Preterm birth is an important concern in child mortality and requires quality maternal and neonatal care. In 2010, 11% of live births worldwide (15 million babies) occurred before 37 weeks of gestation were complete. Of these premature births, about 85% were moderate to late preterm babies (32–36 weeks), 10% were very preterm babies (28–31 weeks), and 5% were extremely preterm babies (<28 weeks) . To understand better the extent of problems associated with preterm birth, improved documentation and reporting of the condition by health systems are needed globally .
There are many risk factors for preterm labor and delivery, including a history of spontaneous preterm birth, sociodemographic, obstetrical, psychological, genetic, and environmental factors . Some are reversible, while others are not readily manageable . Early identification of reversible risk factors may lead to better management and prevent this complication.
Prior preterm birth is the strongest risk factor for future preterm birth . To reduce the risk of preterm birth, patients with prior preterm birth should be advised to cease tobacco and substance abuse, control underlying maternal comorbidities such as diabetes, and aim for a healthy body mass index. Planned pregnancies and appropriate interpregnancy intervals are highly recommended for multiparous mothers. Screening for and treatment of infections, appropriate nutrition, and more frequent prenatal care are also required . Serial cervical length screening and warranted progesterone supplementation may be beneficial [4, 5]. Several guidelines are available for management of potential preterm birth, including cervical length determination by transvaginal ultrasound examination at midtrimester and appropriate treatment if warranted [6, 7]. Smoking cessation and lifestyle changes can reduce the risk of preterm birth .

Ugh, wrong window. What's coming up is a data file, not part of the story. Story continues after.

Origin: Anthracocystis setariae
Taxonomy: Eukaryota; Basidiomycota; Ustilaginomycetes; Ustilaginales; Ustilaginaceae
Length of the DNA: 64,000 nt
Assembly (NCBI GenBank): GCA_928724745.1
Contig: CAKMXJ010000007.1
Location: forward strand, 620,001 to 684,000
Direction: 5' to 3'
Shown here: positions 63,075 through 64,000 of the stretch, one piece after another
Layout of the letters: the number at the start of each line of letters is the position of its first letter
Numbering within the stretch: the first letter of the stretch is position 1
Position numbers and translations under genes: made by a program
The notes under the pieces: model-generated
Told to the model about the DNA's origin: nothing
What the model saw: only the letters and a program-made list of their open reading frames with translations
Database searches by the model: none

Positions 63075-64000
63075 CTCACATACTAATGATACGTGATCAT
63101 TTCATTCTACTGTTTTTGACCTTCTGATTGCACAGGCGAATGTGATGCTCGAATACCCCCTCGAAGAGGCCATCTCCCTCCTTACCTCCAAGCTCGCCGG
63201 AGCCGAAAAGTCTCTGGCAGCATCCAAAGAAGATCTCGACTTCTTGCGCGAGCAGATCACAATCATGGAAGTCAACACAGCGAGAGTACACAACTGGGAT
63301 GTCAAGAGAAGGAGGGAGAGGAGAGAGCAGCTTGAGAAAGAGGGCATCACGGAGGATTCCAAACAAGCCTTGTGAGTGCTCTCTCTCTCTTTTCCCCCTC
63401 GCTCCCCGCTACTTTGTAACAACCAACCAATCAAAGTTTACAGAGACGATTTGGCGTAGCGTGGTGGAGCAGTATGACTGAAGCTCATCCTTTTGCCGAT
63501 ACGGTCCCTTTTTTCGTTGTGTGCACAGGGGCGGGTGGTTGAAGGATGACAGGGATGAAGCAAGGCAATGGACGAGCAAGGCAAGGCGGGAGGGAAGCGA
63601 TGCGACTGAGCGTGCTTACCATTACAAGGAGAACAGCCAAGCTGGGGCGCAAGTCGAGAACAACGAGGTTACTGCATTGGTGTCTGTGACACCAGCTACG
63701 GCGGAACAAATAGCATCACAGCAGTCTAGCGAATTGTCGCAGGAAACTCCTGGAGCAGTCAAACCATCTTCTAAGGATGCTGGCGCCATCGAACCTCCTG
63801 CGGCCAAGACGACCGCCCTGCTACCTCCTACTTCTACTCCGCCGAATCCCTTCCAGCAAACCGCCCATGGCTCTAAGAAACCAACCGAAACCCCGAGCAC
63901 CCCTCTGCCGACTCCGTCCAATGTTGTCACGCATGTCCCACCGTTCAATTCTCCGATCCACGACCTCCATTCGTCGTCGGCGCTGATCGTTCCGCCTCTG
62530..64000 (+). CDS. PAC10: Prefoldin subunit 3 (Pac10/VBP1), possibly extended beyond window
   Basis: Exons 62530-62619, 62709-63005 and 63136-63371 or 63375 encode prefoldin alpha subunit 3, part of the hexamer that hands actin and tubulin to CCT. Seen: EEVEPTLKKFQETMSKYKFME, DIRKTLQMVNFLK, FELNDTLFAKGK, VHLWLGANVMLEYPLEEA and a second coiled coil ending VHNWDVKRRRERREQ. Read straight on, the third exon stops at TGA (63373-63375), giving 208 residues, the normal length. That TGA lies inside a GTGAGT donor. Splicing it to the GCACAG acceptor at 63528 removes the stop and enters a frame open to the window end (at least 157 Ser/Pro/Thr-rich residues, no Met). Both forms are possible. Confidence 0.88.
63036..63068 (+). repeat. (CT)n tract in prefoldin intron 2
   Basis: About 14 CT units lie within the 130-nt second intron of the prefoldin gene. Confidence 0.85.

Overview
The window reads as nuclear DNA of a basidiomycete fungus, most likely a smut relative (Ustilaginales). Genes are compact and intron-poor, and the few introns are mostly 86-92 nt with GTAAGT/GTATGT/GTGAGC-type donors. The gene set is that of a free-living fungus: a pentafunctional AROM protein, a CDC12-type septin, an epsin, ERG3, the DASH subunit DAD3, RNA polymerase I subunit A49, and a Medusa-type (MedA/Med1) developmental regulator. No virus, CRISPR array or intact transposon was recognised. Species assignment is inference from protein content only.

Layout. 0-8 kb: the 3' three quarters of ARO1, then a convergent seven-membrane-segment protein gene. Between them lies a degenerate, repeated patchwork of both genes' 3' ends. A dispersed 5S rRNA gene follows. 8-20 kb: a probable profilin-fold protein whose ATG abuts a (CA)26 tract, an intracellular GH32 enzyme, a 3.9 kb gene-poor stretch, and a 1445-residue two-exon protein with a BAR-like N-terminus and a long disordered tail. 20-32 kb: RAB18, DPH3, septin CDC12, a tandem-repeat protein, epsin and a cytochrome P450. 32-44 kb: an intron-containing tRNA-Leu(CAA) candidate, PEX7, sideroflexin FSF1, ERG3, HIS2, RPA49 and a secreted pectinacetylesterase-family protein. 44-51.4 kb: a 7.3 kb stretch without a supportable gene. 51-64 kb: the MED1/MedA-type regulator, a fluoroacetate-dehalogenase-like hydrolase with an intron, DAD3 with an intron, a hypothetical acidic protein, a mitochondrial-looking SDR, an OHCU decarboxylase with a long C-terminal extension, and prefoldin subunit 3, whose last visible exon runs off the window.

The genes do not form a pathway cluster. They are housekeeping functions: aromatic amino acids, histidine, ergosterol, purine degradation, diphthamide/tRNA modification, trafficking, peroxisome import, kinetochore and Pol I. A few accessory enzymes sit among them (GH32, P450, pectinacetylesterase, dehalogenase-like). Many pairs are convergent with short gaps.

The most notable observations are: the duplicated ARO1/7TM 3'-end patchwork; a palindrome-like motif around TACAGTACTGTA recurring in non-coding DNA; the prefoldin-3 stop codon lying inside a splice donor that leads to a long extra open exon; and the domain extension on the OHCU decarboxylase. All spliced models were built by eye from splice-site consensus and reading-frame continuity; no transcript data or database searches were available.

In this issue, Chawanpaiboon et al.  provide evidence that combining cervical length from 15 mm to 30 mm with testing for placental α-microglobulin-1 (PAMG-1) in cervicovaginal fluid has a high accuracy to predict imminent spontaneous delivery in women with preterm labor. In women with a short cervix, testing for the PAMG-1 amniotic fluid biomarker can assist providers to advise mothers to avoid triggers of spontaneous preterm delivery . Whether or not the strategy will be effective in guiding management needs further evidence from clinical studies.
Because ample evidence suggests that cervical length as determined by transvaginal ultrasound examination simply identifies the risk for preterm birth, the procedure is advocated as a standard to care for women at risk of preterm birth. These women may benefit from corticosteroids, but they are best avoided if spontaneous delivery is not imminent. Asymptomatic women at risk should be screened at 2 week intervals starting from 16 weeks to 18 weeks, up to 24 weeks, and repeat ultrasound can improve predictive values and help avoid unwanted consequences of preterm pregnancy and delivery . Adding a PAMG-1 test result may improve the accuracy of the prediction .